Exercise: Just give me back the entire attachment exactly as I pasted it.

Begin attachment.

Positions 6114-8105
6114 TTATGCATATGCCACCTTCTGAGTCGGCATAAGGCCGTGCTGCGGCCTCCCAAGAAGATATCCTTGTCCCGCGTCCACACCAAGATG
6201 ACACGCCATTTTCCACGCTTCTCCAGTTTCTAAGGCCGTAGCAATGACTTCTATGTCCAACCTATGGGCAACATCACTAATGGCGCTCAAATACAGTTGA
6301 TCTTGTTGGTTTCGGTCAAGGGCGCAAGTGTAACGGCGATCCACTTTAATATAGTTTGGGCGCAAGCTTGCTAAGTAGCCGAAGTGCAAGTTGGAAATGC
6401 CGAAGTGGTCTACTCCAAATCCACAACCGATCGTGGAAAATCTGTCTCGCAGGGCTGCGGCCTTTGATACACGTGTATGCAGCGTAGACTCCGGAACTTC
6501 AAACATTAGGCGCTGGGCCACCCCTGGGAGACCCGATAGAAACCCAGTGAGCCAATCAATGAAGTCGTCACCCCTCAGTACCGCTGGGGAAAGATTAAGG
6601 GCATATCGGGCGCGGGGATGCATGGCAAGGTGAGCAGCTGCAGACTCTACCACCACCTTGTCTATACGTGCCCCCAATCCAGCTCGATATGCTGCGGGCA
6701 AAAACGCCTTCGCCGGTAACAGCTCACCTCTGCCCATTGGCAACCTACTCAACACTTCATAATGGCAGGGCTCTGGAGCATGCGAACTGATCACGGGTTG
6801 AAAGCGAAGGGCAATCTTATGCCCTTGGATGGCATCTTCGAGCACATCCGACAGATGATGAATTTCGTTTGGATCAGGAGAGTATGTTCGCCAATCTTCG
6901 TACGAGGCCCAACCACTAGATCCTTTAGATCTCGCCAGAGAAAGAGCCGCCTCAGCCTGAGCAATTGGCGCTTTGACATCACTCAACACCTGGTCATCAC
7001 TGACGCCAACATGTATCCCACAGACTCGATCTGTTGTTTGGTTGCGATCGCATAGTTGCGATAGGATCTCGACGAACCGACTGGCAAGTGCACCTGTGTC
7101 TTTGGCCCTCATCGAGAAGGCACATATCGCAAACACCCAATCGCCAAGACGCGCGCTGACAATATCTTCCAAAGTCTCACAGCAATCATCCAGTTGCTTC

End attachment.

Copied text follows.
Positions 6114-8105
6114 TTATGCATATGCCACCTTCTGAGTCGGCATAAGGCCGTGCTGCGGCCTCCCAAGAAGATATCCTTGTCCCGCGTCCACACCAAGATG
6201 ACACGCCATTTTCCACGCTTCTCCAGTTTCTAAGGCCGTAGCAATGACTTCTATGTCCAACCTATGGGCAACATCACTAATGGCGCTCAAATACAGTTGA
6301 TCTTGTTGGTTTCGGTCAAGGGCGCAAGTGTAACGGCGATCCACTTTAATATAGTTTGGGCGCAAGCTTGCTAAGTAGCCGAAGTGCAAGTTGGAAATGC
6401 CGAAGTGGTCTACTCCAAATCCACAACCGATCGTGGAAAATCTGTCTCGCAGGGCTGCGGCCTTTGATACACGTGTATGCAGCGTAGACTCCGGAACTTC
6501 AAACATTAGGCGCTGGGCCACCCCTGGGAGACCCGATAGAAACCCAGTGAGCCAATCAATGAAGTCGTCACCCCTCAGTACCGCTGGGGAAAGATTAAGG
6601 GCATATCGGGCGCGGGGATGCATGGCAAGGTGAGCAGCTGCAGACTCTACCACCACCTTGTCTATACGTGCCCCCAATCCAGCTCGATATGCTGCGGGCA
6701 AAAACGCCTTCGCCGGTAACAGCTCACCTCTGCCCATTGGCAACCTACTCAACACTTCATAATGGCAGGGCTCTGGAGCATGCGAACTGATCACGGGTTG
6801 AAAGCGAAGGGCAATCTTATGCCCTTGGATGGCATCTTCGAGCACATCCGACAGATGATGAATTTCGTTTGGATCAGGAGAGTATGTTCGCCAATCTTCG
6901 TACGAGGCCCAACCACTAGATCCTTTAGATCTCGCCAGAGAAAGAGCCGCCTCAGCCTGAGCAATTGGCGCTTTGACATCACTCAACACCTGGTCATCAC
7001 TGACGCCAACATGTATCCCACAGACTCGATCTGTTGTTTGGTTGCGATCGCATAGTTGCGATAGGATCTCGACGAACCGACTGGCAAGTGCACCTGTGTC
7101 TTTGGCCCTCATCGAGAAGGCACATATCGCAAACACCCAATCGCCAAGACGCGCGCTGACAATATCTTCCAAAGTCTCACAGCAATCATCCAGTTGCTTC